This is a quest that won’t be found on many bucket lists, but maybe it will be soon? Italy is a country that is usually known for incredible works of art and a long history that spans from the Romans to the Renaissance. The country is remembered fondly because of mouth-watering food and unforgettable wine grown on ancient vines. And today, turtles. I promise that the title of this story is not a typo. Today’s article is about cartoons and fine art. It is also about turtles and ninjas.
Most travelers don’t go to Italy in search of turtles. Or ninjas for that matter. But these weren’t just any turtles, these were the most famous masters of the Renaissance. For those of you who are confused and curious, I’m glad that you’ve kept reading this far. I promise that this will all make sense soon. The four turtles that we’re looking for are of course fictional characters known as the Teenage Mutant Ninja Turtles from 1990’s fame; Michelangelo, Leonardo, Rafael & Donatello. This particular search for the four turtles of Italy quickly became the highlight of my 2015 trip to Europe.
This was my first introduction to these masters of the renaissance. Cartoons taught me a thing or two growing up.
This story is a throwback to a trip that I took to Italy 6 years ago, way back in 2015. Like most people, I’ve been staying local for the last 13 months. At the time of this writing, international travel has a massive “closed for business” hanging on the front door. We don’t like it but we get it. Since there are very few new travel memories being written, we have been opening up the archives to tell a few stories from past adventures.
Quattro Tartarughe; The Search for the Four Turtles in Italy
During my first week in Italy, while visiting the massive Cathedral in Padua. Just after leaving, I stumbled upon an exhibit of the great artist Donatello, in a small unmarked gallery. It was too hard to resist. This Donatello exhibition sparked an idea that would please the inner child inside of me.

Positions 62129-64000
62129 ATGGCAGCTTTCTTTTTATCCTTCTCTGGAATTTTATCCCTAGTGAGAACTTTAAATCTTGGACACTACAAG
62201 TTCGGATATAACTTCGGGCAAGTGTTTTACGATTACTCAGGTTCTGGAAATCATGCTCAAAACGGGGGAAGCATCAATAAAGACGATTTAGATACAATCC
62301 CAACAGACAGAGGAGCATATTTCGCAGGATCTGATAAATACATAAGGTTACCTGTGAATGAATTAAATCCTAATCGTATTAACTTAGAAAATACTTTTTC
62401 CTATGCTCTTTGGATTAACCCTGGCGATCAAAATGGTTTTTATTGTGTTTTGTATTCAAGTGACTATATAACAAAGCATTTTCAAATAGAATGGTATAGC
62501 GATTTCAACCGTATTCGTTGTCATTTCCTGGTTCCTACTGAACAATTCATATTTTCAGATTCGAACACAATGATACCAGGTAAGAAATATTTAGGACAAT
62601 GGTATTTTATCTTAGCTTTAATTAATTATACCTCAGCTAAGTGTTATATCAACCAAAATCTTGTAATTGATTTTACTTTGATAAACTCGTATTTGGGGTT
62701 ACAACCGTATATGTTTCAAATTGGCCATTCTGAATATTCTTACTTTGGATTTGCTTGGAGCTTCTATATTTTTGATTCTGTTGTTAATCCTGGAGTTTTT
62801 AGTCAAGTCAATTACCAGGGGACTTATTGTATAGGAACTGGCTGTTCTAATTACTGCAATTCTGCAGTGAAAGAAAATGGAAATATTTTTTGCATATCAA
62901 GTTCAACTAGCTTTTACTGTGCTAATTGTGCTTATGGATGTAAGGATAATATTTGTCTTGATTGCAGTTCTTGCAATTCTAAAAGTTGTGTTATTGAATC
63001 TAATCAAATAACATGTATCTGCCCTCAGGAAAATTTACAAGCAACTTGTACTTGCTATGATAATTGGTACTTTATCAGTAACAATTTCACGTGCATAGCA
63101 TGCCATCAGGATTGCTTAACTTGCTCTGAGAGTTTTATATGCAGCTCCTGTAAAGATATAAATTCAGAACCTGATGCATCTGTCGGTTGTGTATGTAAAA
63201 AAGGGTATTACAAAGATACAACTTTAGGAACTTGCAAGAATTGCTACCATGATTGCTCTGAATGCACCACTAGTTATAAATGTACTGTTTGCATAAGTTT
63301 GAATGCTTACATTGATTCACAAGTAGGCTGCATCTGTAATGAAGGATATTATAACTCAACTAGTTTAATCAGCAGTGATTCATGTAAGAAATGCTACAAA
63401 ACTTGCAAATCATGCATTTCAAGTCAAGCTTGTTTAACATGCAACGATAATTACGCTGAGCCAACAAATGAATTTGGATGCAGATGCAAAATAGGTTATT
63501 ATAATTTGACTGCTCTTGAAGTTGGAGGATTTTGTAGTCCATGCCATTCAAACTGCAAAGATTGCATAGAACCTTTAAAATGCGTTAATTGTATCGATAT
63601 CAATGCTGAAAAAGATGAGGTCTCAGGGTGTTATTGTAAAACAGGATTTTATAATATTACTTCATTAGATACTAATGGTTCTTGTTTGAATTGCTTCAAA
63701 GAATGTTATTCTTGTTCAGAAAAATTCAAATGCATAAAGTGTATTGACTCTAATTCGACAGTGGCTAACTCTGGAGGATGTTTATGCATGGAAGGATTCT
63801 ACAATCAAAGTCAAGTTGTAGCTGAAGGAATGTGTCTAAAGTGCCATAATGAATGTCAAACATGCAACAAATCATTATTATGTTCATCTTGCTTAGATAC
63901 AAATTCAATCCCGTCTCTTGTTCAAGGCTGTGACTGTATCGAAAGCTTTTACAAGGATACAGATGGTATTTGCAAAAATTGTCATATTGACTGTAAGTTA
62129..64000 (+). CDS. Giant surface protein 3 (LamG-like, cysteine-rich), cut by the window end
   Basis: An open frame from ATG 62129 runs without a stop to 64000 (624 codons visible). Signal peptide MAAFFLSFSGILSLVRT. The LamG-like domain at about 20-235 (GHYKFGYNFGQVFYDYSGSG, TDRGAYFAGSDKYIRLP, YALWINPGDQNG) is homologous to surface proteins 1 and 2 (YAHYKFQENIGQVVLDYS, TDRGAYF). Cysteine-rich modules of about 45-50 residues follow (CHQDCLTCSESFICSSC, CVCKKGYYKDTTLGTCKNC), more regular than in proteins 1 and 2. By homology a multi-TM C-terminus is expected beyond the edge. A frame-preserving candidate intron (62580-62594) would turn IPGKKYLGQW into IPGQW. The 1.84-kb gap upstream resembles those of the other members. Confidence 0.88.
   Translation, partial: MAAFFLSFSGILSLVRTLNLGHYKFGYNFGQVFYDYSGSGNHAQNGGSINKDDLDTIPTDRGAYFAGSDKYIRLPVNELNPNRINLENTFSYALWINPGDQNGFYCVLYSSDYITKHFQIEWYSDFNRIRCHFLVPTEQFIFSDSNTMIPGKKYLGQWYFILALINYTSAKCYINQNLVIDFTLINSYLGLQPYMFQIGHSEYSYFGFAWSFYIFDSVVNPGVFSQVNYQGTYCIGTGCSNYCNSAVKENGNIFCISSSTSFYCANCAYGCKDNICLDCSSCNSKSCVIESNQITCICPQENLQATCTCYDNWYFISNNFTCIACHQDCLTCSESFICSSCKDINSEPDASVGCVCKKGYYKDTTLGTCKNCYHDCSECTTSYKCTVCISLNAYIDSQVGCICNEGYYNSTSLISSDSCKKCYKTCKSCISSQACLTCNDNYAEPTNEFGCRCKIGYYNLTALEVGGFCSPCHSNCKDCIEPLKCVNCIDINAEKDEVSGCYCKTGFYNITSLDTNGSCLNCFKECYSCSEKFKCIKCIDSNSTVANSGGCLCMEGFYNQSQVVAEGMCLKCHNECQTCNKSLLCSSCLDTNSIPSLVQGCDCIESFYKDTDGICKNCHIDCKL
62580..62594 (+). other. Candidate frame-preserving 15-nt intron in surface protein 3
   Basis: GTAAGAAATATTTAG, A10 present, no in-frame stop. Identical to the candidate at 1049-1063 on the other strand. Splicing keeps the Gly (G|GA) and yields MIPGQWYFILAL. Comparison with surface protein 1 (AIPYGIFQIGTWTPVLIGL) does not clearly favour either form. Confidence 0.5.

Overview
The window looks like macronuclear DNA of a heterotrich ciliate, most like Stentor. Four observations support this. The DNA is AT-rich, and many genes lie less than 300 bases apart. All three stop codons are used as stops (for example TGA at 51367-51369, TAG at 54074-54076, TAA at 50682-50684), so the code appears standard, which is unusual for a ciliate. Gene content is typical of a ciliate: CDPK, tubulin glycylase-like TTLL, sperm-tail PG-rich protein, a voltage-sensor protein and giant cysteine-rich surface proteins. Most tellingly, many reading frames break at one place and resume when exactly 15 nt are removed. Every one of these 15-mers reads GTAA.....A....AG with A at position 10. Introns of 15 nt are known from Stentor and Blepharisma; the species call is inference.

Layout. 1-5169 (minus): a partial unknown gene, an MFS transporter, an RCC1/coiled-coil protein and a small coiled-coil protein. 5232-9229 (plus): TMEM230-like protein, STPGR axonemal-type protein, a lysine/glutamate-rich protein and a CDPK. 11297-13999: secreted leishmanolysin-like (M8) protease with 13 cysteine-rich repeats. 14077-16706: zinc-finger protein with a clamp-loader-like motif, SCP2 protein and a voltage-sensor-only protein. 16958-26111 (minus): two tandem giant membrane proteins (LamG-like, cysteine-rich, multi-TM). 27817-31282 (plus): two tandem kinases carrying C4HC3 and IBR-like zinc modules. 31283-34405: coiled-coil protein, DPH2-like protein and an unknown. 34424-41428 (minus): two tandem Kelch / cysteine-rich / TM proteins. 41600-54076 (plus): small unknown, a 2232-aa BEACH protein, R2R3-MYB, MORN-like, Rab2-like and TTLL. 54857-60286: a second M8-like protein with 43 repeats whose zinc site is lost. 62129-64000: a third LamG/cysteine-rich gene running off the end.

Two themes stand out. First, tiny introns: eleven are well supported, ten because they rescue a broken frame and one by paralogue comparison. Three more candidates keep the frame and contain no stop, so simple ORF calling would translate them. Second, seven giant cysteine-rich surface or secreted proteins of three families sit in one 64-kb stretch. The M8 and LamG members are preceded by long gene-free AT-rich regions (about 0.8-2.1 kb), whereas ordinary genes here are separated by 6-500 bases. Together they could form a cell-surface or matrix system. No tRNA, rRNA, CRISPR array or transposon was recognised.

Anyone who grew up in the ’80s or ’90s knows who the Teenage Mutant Ninja Turtles were long before they know the great renaissance artists that they were got their names from. I set out to capture photos of all four master’s and their works of art.
With so much history and culture in Italy, it became helpful to have a specific goal while visiting museums and galleries throughout the country. Otherwise, I might get lost wandering around through these massive museums without much of a goal. I assumed that this should be an easy task since these great masters lived in Italy for the most productive periods of their lives.
I decided to give my quest a fun name and eventually settled on the “Cerca le Quattro Tartarughe”, or the “Search for the Four Turtles”. With slightly under four weeks to make the pilgrimage across the Italian art world to discover the 3 other masters, I started circling museums and churches on the map. After leaving Padua, it was one down, three to go.
The Teenage Mutant Ninja Turtles
The Teenage Mutant Ninja Turtles were created by Peter Laird and Kevin Eastman. The Ninja Turtles (or TMNT) first appeared in 1984 in a comic book published by Mirage Comics. The names of the four main characters were inspired by the Italian Rennaisance and were named Leonardo, Michaelangelo, Donatello, and Raphael. Aside from the names, this is where the connection to Italy quickly ends.
The Ninja Turtles lived in the sewers of New York City. It was the story of human size turtles trained in the martial arts who fought crime in New York City. After coming into contact with some radioactive ooze they were transformed into the crime-fighting heroes we know today.